Richard Sanderson was born in 1960. He is originally from Middlesbrough, but has lived in London for 24 years. Playing electronics, toys and squeezebox, he has recorded and performed with many experimental musicians. He was a director of London Musicians' Collective for 10 years, and ran several clubs promoting left-field music. He dances with Blackheath Morris Men. In 2005, together with Neil Denny, Richard created the 'rationalist' radio show Little Atoms. In 2009 he left the world of paid employment in the music business, and scaled down his other activities to look after his two young children. He blogs at Baggage Reclaim.
Why do you blog? > For multiple reasons – to comment on politics and cultural matters, to promote my own music, to discuss local issues and events, and to provide an archive of what I used to obsess about. I also use it for social networking, where it has proved to be far more effective than Facebook and MySpace for keeping in touch with old friends and like minds.
What has been your best blogging experience? > When I've posted something I feel strongly about, but haven't seen said elsewhere - and then found the comments boxes filling with people agreeing with me. It doesn't happen very often.
What has been your worst blogging experience? > Taking on the 9/11 and 7/7 conspiracy idiots. What a completely depressing waste of time and energy that was.
What would be your main blogging advice to a novice blogger? > Don't feel you only have to write about one subject, keep it open and develop a personality. Try to reply to comments; it keeps readers engaged and coming back.
What are your favourite blogs? > Harry's Place was the first blog I ever read regularly. It was the spur to starting my own blog, and to creating Little Atoms. Paulie's sublime Never Trust A Hippy is a model of an intelligent and readable political blog. Transpontine provides a fascinating and well-researched alternative perspective on the area I choose to live in (South East London).
Who are your intellectual heroes? > A.C. Grayling, Christopher Hitchens, George Orwell, Polly Toynbee.
What are you reading at the moment? > The Rottweiler by Ruth Rendell (the first one I've read by her to disappoint me actually) and Young Hearts Run Free by Dave Haslam.
Who are your cultural heroes? > John Butcher (saxophonist), Bela Tarr, J.G. Ballard, Martin Parr, Martin Carthy, Brian Wilson.
What is the best novel you've ever read? > Ulysses by James Joyce. It's the one I keep coming back to, and there's always more to find in it. It's also experimental and life-affirming, a combination found all too rarely.
What is your favourite poem? > 'Heliographer' by Don Paterson.
What is your favourite movie? > 2001: A Space Odyssey.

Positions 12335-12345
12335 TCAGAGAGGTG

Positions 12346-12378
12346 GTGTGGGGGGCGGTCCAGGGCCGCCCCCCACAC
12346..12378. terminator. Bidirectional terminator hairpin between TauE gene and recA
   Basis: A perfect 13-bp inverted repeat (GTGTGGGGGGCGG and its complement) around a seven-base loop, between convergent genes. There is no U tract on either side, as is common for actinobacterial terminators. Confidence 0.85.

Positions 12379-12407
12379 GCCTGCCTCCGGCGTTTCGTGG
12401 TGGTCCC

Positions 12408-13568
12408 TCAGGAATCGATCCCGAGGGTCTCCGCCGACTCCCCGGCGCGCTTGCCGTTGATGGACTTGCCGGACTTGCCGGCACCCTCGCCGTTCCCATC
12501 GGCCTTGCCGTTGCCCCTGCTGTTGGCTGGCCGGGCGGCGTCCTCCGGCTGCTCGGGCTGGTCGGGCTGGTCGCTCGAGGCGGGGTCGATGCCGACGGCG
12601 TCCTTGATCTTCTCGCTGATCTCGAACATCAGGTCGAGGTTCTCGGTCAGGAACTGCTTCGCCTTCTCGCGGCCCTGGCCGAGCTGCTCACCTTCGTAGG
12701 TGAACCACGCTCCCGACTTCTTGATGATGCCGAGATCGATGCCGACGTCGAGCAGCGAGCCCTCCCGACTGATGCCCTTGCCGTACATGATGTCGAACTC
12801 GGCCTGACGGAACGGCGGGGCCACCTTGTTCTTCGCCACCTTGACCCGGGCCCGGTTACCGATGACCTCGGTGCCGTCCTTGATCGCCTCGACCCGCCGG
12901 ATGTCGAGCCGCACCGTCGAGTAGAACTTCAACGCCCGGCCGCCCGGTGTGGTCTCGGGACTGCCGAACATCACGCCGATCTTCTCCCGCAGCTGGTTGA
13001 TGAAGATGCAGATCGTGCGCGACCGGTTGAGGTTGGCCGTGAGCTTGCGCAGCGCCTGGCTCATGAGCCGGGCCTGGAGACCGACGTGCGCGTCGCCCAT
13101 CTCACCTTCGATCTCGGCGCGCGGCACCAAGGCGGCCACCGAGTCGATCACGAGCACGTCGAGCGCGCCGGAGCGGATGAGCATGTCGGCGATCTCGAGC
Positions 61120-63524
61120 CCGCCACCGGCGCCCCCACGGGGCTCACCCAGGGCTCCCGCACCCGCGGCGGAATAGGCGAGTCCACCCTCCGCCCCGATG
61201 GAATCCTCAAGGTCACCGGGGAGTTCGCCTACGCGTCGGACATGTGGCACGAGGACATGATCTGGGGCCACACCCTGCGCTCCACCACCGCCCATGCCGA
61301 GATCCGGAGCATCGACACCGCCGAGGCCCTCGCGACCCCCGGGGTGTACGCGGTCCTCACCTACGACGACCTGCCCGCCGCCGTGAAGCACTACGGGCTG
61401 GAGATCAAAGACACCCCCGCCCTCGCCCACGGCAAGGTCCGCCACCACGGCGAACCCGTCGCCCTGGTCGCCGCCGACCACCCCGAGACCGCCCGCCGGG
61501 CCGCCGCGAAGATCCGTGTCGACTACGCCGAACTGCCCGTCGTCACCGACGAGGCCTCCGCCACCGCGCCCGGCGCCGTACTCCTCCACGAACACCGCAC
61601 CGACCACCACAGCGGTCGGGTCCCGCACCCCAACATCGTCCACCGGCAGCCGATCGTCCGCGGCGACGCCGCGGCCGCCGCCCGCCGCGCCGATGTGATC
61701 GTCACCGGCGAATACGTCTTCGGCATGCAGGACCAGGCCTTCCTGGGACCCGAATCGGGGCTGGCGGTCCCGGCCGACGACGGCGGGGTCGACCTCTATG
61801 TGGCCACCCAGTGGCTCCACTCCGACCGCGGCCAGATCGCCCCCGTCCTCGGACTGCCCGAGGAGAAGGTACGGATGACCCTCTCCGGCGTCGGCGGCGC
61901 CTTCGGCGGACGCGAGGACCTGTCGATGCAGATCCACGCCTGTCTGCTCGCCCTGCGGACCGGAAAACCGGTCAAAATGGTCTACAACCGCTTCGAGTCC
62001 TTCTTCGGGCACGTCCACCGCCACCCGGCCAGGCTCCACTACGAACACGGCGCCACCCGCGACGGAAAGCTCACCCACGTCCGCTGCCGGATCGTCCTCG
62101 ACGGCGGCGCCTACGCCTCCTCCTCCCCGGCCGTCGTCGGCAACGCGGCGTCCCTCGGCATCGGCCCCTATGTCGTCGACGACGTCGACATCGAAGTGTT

What is your favourite song? > 'Green Coaster' By The High Llamas.
Who is your favourite composer? > 'Trad.'
What philosophical thesis do you think it most important to disseminate? > It seems absurd that I even have to say it, but... Democracy.
What philosophical thesis do you think it most important to combat? > Cultural Relativism.
Can you name a work of non-fiction which has had a major and lasting influence on how you think about the world? > Carl Sagan's The Demon-Haunted World encapsulated for me all the doubts I had about pseudo-science and the other assorted flim-flammery that seemed to go unquestioned in the 'alternative' arts world I used to be a part of. It led directly to a shift of emphasis on the radio programmes I presented, and to a lot of arguments with friends. I haven't looked back.
Who are your political heroes? > Tony Blair and Nick Cohen!
What is your favourite piece of political wisdom? > Harold Wilson's famous line on Tony Benn: 'He immatures with age.'
If you could effect one major policy change in the governing of your country, what would it be? > Stop giving public money to religious schools.
If you could choose anyone, from any walk of life, to be Prime Minister, who would you choose? > Polly Toynbee.
What do you consider to be the main threat to the future peace and security of the world? > Religious fundamentalism of all stripes.
Do you think the world (human civilization) has already passed its best point, or is that yet to come? > It will get better, I'm convinced. If I didn't feel that, I'd find it very hard to carry on. I'm a terrible Pollyanna.
What would be your most important piece of advice about life? > Try to spend more time finding points to agree on, rather than concentrating on differences.
Do you think you could ever be married to, or in a long-term relationship with, someone with radically different political views from your own? > No.
What commonly enjoyed activities do you regard as a waste of time? > Going to the gym. Morris Dancing has a similar effect on your body, but is a lot more fun - and you get to go to the pub afterwards.
What, if anything, do you worry about? > That I may have behaved like an obnoxious idiot.
Who would play you in the movie about your life? > Anthony Perkins.
Where would you most like to live (other than where you do)? > Within 'The Culture' from Iain M. Banks's novels.
What do you like doing in your spare time? > I now have two small children under four, so I have very little spare time. However, in the snatched moments I get, I like playing and listening to music, morris dancing, and talking to and meeting friends for a beer. Oh, and fannying about on the internet.
What is your most treasured possession? > My Hohner Pokerwork Melodeon.
Who is your favourite comedian or humorist? > Max Wall.
[The normblog profile is a weekly Friday morning feature. A list of all the profiles to date, and the links to them, can be found here.]